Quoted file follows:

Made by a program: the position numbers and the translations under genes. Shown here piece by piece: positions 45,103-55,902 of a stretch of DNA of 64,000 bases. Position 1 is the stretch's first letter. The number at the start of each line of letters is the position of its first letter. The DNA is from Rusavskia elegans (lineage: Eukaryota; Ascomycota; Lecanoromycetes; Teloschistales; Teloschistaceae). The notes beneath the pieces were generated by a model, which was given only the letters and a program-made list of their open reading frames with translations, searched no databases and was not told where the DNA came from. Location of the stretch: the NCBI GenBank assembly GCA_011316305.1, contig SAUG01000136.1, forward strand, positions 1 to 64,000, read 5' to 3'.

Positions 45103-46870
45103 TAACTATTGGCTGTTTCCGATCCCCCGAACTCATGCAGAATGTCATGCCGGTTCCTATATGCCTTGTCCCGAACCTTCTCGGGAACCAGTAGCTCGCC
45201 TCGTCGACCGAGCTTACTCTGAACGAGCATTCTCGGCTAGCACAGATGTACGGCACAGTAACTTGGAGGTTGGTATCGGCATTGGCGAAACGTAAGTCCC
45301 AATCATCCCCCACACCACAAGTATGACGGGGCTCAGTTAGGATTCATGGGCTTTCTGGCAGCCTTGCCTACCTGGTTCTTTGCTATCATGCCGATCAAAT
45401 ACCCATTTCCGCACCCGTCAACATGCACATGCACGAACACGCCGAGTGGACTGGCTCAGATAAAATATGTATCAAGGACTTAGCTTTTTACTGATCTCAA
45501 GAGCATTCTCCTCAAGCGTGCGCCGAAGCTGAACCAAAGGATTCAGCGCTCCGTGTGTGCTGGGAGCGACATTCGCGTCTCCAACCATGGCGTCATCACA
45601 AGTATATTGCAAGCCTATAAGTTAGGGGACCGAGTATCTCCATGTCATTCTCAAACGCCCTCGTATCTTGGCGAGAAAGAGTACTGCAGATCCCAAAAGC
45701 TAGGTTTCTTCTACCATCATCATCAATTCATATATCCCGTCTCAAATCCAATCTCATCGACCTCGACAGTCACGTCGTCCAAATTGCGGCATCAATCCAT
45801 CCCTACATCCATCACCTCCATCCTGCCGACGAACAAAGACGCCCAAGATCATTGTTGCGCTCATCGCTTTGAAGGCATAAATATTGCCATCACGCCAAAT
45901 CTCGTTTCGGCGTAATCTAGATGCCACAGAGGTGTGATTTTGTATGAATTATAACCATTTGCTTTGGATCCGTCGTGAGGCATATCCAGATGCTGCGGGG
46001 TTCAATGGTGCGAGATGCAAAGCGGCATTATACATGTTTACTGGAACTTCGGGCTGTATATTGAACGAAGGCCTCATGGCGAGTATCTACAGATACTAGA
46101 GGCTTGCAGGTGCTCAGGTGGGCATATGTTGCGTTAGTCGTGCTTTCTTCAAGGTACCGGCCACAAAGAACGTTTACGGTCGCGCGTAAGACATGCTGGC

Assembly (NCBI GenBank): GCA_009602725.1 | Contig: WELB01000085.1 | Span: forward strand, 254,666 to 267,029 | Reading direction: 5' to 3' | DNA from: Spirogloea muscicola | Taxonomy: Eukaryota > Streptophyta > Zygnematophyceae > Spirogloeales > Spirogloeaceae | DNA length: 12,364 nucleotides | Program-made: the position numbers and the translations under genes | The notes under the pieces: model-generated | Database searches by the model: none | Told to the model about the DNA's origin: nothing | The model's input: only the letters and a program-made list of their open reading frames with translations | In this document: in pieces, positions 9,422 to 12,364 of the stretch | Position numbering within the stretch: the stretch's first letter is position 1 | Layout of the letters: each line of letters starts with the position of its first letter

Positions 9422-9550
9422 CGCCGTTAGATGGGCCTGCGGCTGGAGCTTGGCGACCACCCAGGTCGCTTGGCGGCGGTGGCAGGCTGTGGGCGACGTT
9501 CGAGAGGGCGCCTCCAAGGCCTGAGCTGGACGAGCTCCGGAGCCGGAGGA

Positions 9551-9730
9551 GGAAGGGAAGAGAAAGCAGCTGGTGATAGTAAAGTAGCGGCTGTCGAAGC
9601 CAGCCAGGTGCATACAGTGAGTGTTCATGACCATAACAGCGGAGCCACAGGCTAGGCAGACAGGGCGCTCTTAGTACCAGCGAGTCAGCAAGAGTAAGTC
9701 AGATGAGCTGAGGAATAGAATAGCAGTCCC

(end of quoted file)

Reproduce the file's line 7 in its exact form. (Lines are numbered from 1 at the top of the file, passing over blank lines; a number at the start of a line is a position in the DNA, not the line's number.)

45501 GAGCATTCTCCTCAAGCGTGCGCCGAAGCTGAACCAAAGGATTCAGCGCTCCGTGTGTGCTGGGAGCGACATTCGCGTCTCCAACCATGGCGTCATCACA